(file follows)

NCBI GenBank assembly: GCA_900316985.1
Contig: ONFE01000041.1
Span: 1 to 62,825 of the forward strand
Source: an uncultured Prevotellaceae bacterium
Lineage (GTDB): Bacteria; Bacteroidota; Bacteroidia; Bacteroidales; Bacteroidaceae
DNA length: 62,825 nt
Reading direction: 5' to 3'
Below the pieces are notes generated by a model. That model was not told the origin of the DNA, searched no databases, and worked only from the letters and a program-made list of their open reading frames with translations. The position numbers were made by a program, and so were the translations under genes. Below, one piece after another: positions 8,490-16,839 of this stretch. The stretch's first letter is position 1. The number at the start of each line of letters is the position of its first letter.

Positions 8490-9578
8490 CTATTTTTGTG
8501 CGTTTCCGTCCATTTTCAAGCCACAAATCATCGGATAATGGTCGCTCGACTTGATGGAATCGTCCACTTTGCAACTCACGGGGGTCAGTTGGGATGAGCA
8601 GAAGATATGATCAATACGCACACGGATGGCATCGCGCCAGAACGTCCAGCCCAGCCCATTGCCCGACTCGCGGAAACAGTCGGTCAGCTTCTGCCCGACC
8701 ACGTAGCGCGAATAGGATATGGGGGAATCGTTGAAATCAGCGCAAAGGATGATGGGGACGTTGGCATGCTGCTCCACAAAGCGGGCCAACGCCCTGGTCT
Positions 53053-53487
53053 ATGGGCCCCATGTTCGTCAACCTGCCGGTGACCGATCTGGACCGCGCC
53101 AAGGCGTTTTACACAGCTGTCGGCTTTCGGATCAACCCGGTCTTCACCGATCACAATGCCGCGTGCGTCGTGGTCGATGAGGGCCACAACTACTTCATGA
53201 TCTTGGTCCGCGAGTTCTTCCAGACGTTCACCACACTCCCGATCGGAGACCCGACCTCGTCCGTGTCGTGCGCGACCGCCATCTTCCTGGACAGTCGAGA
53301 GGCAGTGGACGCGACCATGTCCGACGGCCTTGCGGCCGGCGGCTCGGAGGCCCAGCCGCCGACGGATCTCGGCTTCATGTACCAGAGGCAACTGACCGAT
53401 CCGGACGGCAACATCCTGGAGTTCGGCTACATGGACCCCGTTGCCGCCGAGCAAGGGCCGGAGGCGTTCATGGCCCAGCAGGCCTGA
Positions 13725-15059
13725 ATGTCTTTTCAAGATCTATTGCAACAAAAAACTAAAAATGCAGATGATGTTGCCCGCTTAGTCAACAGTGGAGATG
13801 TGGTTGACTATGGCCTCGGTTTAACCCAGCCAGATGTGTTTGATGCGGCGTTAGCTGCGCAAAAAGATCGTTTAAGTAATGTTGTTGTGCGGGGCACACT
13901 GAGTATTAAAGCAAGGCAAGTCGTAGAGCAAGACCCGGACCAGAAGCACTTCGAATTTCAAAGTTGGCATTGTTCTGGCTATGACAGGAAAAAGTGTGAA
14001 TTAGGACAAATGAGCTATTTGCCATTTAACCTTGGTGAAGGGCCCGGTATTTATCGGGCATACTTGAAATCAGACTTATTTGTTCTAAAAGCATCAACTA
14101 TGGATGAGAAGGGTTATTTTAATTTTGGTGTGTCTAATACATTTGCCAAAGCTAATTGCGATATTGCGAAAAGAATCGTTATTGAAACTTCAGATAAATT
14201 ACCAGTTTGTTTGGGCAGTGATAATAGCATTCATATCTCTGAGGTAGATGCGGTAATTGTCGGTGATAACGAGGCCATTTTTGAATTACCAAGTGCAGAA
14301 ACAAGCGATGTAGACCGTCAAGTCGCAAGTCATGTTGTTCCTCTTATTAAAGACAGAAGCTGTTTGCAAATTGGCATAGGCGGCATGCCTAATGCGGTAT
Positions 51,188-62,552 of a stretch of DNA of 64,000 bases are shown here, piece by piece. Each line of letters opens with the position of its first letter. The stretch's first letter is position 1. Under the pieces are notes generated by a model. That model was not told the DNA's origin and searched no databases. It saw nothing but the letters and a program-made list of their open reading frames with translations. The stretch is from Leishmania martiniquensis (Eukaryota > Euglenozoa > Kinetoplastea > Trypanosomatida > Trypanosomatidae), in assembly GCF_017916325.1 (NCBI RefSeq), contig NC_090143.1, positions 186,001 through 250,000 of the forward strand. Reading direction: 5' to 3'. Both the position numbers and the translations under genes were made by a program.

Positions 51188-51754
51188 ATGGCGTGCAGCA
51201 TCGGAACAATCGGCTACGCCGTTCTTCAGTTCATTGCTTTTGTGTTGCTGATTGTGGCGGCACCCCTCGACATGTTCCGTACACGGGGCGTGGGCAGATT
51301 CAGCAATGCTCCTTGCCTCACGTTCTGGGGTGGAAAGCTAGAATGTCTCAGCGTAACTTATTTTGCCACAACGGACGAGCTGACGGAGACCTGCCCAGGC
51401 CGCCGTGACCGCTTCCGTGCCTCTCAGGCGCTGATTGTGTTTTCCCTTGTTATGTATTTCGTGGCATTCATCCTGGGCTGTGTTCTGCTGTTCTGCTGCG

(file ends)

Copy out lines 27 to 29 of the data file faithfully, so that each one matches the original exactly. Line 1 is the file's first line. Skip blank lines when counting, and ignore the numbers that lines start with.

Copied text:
14301 ACAAGCGATGTAGACCGTCAAGTCGCAAGTCATGTTGTTCCTCTTATTAAAGACAGAAGCTGTTTGCAAATTGGCATAGGCGGCATGCCTAATGCGGTAT
Positions 51,188-62,552 of a stretch of DNA of 64,000 bases are shown here, piece by piece. Each line of letters opens with the position of its first letter. The stretch's first letter is position 1. Under the pieces are notes generated by a model. That model was not told the DNA's origin and searched no databases. It saw nothing but the letters and a program-made list of their open reading frames with translations. The stretch is from Leishmania martiniquensis (Eukaryota > Euglenozoa > Kinetoplastea > Trypanosomatida > Trypanosomatidae), in assembly GCF_017916325.1 (NCBI RefSeq), contig NC_090143.1, positions 186,001 through 250,000 of the forward strand. Reading direction: 5' to 3'. Both the position numbers and the translations under genes were made by a program.

Positions 51188-51754